Drummer Leo Morris was born in New Orleans, Louisiana on November 3, 1939. Music apparently was in the blood of the Morris family boys, because Leo and his brothers all became drummers.
In an interview with R.J. DeLuke on the allaboutjazz.com web site (link at the bottom of this article), he says he had his first professional gig with the Neville Brothers when he was 14 or 15. At some point in the 1960’s, Leo Morris became Idris Muhammad.
Muhammad is one of the most respected drummers in the business. Over the years he has played with Lou Donaldson, Johnny Griffin, Joe Lovano, Ahmad Jamal, Roberta Flack, Curtis Mayfield, Etta Jones, Horace Silver, Betty Carter, Roland Kirk and many others.
He appeared as a sideman on numerous albums for other people, but barely a dozen recordings carry Muhammad’s name as the leader. The album I’m going to talk about tonight is the funk-soul-jazz classic, “Power Of Soul”.
The personnel for this outing are:
Idris Muhammad, drums
Grover Washington Jr., soprano and tenor saxophone
Bob James, keyboards
Gary King, bass
Joe Beck, guitar
Ralph MacDonald, percussion
Randy Brecker, trumpet and flugelhorn
“Power Of Soul” was recorded at Rudy Van Gelder’s New Jersey studio on March 1 and 14, 1974. It was released later that year on Creed Taylor’s label, CTI.
When this album was originally released on vinyl, it contained only four tracks and ran only 34 minutes. Unfortunately for jazz lovers everywhere, when Epic/Legacy chose to re-release “The Power Of Soul” on CD in 2002, they did not bother to add any extra tracks. We are the poorer for this lack of foresight.
Track one is the title track, a Jimmy Hendrix composition that starts slow with King running a fast bass line, then quickly builds in intensity as first the horns and then everyone else jumps in.
When I first heard “Power Of Soul”, I didn’t particularly care for it. It was, in fact, probably my least-favorite song on the album. Time has passed and I suppose you could say it has grown on me. Fans of straight-ahead jazz and only straight-ahead jazz probably aren’t going to like this song, or, indeed, this album. Those with a mind open to the qualities of other musical styles and genres may find themselves falling in love. Beck’s guitar toward the end is a wild ride. He may be no Jimmy Hendrix, but he’s an excellent guitarist who is more than a match for the material.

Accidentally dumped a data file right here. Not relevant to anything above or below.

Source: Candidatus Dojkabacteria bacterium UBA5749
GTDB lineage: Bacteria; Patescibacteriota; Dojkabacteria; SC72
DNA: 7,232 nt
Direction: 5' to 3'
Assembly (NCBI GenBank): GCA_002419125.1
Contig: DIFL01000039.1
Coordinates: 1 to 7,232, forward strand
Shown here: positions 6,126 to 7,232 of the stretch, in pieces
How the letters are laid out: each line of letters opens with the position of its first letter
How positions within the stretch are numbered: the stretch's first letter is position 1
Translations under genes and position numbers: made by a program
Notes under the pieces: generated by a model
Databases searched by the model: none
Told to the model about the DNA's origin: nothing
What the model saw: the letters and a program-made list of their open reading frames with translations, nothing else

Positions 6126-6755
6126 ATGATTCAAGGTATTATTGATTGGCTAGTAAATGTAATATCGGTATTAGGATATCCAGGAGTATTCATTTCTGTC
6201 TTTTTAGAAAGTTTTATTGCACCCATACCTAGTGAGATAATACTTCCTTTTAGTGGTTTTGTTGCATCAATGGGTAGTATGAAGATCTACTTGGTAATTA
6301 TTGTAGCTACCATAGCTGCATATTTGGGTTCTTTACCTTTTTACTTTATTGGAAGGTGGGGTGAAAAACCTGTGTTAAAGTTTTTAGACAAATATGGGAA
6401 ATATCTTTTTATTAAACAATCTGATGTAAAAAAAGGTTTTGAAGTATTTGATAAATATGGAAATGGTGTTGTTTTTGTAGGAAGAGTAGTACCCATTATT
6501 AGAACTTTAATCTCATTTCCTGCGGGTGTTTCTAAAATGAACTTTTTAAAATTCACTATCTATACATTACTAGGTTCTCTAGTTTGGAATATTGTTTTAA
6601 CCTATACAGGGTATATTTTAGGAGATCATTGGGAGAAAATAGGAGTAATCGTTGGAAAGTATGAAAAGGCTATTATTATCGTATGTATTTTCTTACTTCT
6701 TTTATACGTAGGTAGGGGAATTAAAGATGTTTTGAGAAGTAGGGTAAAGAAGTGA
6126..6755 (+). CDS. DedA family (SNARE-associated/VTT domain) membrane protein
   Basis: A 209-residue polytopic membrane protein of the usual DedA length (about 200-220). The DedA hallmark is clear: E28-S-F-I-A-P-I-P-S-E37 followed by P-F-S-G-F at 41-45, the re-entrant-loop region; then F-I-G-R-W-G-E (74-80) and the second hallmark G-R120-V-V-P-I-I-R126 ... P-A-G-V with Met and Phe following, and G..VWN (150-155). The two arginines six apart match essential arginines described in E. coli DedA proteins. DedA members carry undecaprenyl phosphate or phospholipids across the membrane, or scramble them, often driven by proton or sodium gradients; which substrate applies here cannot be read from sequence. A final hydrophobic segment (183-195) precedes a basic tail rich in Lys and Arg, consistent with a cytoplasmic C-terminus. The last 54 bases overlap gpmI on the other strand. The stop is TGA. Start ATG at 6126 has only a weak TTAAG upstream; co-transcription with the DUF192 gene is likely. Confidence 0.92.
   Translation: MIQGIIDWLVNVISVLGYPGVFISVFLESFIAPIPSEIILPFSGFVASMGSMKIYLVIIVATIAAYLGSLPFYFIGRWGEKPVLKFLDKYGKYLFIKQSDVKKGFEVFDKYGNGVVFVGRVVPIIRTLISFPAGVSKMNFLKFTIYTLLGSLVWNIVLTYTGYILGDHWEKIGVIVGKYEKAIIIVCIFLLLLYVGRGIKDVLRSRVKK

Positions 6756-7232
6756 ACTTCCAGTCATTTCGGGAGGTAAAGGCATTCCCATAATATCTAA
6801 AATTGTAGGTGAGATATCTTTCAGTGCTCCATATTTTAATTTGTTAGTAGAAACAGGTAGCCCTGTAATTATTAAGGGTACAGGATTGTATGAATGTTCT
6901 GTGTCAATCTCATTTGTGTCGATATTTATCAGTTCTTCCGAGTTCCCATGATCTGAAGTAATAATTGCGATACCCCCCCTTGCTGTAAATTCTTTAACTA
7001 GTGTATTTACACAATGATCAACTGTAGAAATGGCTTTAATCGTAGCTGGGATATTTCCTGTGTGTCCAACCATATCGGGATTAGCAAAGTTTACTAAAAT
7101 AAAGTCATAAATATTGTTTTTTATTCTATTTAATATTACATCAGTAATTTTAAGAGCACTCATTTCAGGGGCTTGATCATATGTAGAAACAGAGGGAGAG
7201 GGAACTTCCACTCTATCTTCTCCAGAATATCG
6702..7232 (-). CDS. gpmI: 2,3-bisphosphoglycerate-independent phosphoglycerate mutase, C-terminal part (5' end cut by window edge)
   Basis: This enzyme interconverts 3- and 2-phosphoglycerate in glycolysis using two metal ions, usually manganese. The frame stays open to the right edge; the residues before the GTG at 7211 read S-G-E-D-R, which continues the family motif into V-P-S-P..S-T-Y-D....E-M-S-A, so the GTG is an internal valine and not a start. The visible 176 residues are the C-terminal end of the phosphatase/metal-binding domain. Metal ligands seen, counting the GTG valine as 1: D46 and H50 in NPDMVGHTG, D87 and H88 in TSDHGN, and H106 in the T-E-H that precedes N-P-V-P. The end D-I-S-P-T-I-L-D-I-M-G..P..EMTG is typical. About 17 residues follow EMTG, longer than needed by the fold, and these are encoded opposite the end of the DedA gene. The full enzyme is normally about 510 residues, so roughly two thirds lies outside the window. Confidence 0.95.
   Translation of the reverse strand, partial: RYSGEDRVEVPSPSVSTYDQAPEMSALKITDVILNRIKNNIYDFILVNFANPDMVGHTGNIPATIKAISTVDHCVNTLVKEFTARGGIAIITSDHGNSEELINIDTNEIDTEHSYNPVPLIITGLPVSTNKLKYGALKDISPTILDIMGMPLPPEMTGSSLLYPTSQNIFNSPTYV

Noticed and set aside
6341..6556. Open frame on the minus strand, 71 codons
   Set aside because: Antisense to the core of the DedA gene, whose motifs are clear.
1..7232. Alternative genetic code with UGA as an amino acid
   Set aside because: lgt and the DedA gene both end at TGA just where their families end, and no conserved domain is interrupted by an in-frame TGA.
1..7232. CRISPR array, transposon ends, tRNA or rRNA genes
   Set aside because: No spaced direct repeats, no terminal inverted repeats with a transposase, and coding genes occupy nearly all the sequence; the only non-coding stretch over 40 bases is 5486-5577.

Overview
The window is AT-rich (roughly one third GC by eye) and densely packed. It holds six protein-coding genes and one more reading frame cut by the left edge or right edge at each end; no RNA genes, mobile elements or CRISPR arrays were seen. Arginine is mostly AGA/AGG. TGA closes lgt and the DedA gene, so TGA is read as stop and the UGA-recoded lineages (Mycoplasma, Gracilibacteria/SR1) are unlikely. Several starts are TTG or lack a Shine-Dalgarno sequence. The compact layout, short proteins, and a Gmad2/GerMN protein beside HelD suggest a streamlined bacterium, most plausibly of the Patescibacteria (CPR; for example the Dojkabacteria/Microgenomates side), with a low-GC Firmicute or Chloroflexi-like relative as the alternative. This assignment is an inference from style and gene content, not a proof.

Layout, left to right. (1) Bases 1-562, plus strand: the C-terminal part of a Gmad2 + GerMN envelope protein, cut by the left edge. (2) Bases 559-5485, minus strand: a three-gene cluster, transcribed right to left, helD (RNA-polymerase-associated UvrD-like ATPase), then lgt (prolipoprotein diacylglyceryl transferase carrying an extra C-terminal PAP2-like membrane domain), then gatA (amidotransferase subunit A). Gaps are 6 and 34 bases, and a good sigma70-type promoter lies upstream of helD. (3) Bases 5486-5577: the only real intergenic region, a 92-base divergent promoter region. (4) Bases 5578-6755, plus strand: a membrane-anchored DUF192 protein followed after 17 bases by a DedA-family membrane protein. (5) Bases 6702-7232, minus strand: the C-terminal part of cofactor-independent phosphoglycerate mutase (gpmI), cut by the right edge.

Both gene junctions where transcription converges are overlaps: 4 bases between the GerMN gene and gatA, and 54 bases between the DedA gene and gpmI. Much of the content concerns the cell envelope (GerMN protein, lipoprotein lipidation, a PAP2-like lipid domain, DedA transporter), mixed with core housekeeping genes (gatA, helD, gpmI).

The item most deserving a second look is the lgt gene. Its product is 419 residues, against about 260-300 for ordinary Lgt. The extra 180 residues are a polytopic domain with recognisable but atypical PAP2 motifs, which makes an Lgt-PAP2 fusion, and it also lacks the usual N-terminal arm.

Here is “Power Of Soul” (the song) on YouTube:
“Piece Of Mind”, written by Bob James, is the second track. It, too, begins in a mellow manner and builds, albeit in a more restrained manner than the opener did. Brecker really shines here, and if I didn’t know better I’d say there were three or four violins on part of this. Washington’s soprano sax steps up a third of the way along.
This recording was made fairly early in Washington’s career, although he had released five or six albums under his own name by this time. “Piece Of Mind” manages to be quietly pleasing without slipping into the realm of what I refer to as “book-reading music”.
Joe Beck’s “The Saddest Thing” is the third track. It does begin sounding a bit mournful, but eventually picks up a little. While far from being a dirge, “Saddest Thing” isn’t exactly a song to clap your hands and stomp your feet along with. About halfway through Washington picks up the pace a bit with his soprano sax, and Brecker continues that line on trumpet.
“Power Of Soul” closes with the longest song on the disk, “Loran’s Dance”, which was written by Grover Washington, Jr. This song, like all the others on this album, begins quietly, with King noodling on the bass and Muhammad quietly doing his thing. First the horns come in, followed by Beck on the guitar with I think his mellowest contribution on the album. About halfway through the song, Washington takes the lead with his sax and gives us some of his best blowing on the album. Toward the end, James and Beck trade licks with Washington.
In sharp contrast to most of the previous albums I’ve talked about here, “Power Of Soul” is probably better suited to later in the evening, when things are winding down.
Regardless of when you chose to listen to it, I think you’ll find that “Power Of Soul” will make a wonderful addition to your personal playlist for a Saturday, or any other night!
To learn more about Idris Muhammad and his music, check out the complete interview R.J. DeLurke did with him on allaboutjazz.com: http://www.allaboutjazz.com/iviews/imuhammad.htm.
Additionally, Idris Muhammad’s music is available online through the usual sources.
Thanks for reading this.
Wood Village, Oregon
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